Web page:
Blogging is a special form of thinking...but thinking is not necessarily what you think it is.
According to Michael Foucault, in "Polemics, Politics, and Problematizations, an interview conducted by Paul Rabinow in 1984, thought is the mental ability to detach self from action, to critique your own behavior.
This stepping back, lurching aside, swerving from parallels, discoincidence, non-congruence, is thought. Thought is rebellion against tradition, habit, status quo. Thought questions the unquestioned. Thought persecutes counter-productive nonsense and detrimental whim.
Blogging is a type of thought, a jagged glance that cuts its way into topics, a piercing lance stabbing into the meat of controversy and confrontation.
Michael Foucault explained this concept of "thought" as a "problematizing force", an energy that transforms the familiar into an unknown, the common into the extraordinary, the dull into the bizarre.
For a long time, I have been trying to see if it would be possible to describe the history of thought as distinct both from the history of ideas (by which I mean the analysis of systems of representation) and from the history of mentalities (by which I mean the analysis of attitudes and types of action [schémas de comportement]).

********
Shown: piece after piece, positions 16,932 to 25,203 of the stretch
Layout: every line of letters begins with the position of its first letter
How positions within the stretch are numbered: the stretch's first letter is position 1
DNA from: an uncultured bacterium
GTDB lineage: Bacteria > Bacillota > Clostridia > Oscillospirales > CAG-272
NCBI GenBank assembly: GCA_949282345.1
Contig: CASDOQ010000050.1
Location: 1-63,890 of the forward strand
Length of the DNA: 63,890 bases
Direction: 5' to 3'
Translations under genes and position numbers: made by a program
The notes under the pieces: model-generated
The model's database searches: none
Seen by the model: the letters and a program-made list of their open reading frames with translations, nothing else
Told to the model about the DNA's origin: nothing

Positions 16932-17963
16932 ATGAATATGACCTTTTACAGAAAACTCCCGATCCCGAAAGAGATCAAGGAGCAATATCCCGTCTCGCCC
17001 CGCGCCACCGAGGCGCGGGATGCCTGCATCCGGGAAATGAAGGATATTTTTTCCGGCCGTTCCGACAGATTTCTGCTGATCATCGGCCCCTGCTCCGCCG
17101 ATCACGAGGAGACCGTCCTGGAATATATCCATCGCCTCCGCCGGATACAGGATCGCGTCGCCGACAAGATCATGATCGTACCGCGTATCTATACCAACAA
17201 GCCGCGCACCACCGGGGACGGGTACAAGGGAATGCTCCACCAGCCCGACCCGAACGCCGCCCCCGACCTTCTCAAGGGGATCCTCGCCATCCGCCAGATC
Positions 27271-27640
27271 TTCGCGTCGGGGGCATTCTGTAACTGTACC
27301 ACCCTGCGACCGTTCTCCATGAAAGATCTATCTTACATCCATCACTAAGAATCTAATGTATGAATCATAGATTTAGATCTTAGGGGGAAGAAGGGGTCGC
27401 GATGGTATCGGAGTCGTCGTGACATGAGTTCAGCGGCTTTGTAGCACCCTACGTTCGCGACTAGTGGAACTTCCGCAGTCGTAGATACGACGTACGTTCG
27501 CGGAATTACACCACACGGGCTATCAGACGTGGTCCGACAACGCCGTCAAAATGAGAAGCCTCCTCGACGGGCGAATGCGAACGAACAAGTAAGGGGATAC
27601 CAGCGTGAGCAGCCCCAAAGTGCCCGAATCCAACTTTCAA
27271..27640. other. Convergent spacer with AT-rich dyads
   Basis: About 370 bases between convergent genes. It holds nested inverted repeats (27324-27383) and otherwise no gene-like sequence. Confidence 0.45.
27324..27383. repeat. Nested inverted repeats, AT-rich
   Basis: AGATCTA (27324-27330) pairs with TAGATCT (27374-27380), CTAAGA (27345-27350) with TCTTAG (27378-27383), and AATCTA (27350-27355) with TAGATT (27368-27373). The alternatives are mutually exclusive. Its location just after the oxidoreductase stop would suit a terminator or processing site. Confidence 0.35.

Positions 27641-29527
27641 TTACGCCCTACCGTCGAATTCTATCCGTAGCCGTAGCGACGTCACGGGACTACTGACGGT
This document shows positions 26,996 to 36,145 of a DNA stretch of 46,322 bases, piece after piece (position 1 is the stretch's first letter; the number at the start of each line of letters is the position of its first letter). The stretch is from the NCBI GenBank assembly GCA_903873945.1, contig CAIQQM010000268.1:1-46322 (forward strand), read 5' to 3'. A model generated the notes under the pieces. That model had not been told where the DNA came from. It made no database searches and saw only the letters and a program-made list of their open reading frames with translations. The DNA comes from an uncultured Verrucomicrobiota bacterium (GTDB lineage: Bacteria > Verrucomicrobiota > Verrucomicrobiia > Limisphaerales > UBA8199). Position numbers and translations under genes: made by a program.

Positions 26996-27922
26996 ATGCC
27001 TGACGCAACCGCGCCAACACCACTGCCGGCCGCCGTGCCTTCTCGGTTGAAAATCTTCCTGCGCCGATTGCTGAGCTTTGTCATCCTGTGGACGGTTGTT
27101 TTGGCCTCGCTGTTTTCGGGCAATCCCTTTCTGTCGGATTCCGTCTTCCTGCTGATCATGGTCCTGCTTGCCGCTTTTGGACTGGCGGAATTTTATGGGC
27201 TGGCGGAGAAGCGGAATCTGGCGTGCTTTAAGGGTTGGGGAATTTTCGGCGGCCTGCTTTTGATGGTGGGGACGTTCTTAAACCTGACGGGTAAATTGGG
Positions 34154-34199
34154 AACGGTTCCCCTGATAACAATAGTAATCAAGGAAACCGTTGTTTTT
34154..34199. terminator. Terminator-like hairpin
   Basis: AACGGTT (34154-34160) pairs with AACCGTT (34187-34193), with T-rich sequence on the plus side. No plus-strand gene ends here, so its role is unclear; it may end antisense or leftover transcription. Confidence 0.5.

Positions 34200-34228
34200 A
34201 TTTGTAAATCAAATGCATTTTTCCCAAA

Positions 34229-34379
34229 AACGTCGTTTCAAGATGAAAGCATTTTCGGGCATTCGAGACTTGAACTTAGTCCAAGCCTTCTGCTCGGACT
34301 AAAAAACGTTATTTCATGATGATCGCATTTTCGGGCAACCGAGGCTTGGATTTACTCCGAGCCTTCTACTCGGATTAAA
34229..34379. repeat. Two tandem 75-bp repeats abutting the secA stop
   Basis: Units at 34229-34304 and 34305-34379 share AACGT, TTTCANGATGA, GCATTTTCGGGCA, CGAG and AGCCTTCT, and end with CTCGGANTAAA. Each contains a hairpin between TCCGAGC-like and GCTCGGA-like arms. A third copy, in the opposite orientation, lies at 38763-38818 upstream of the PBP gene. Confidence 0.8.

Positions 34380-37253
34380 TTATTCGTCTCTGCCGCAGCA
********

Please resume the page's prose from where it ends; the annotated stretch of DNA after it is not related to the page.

It seemed to me there was one element that was capable of describing the history of thought—this was what one could call the problems or, more exactly, problematizations.
What distinguishes thought is that it is something quite different from the set of representations that underlies a certain behavior; it is also quite different from the domain of attitudes that can determine this behavior.
Thought is not what inhabits a certain conduct and gives it its meaning; rather, it is what allows one to step back from this way of acting or reacting, to present it to oneself as an object of thought and to question it as to its meaning, its conditions, and its goals.
Thought is freedom in relation to what one does, the motion by which one detaches from it, establishes it as an object, and reflects on it as a problem.
To say that the study of thought is the analysis of a freedom does not mean one is dealing with a formal system that has reference only to itself.
Actually, for a domain of action, a behavior, to enter the field of thought, it is necessary for a certain number of factors to have made it uncertain, to have made it lose its familiarity, or to have provoked a certain number of difficulties around it.
These elements result from social, economic, or political processes. But here, their only role is that of instigation. They can exist and perform their action for a very long time, before there is effective problematization by thought.
And when thought intervenes, it doesn’t assume a unique form that is the direct result or the necessary expression of these difficulties; it is an original or specific response—often taking many forms, sometimes even contradictory in its different aspects—to these difficulties, which are defined for it by a situation or a context, and which hold true as a possible question.
To one single set of difficulties, several responses can be made. And most of the time different responses actually are proposed. But what must be understood is what makes them simultaneously possible: it is the point in which their simultaneity is rooted; it is the soil that can nourish them all in their diversity and sometimes in spite of their contradictions.